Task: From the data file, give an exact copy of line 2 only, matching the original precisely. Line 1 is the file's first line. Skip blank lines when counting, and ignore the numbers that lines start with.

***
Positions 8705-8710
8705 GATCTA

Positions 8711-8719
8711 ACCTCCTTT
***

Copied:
8705 GATCTA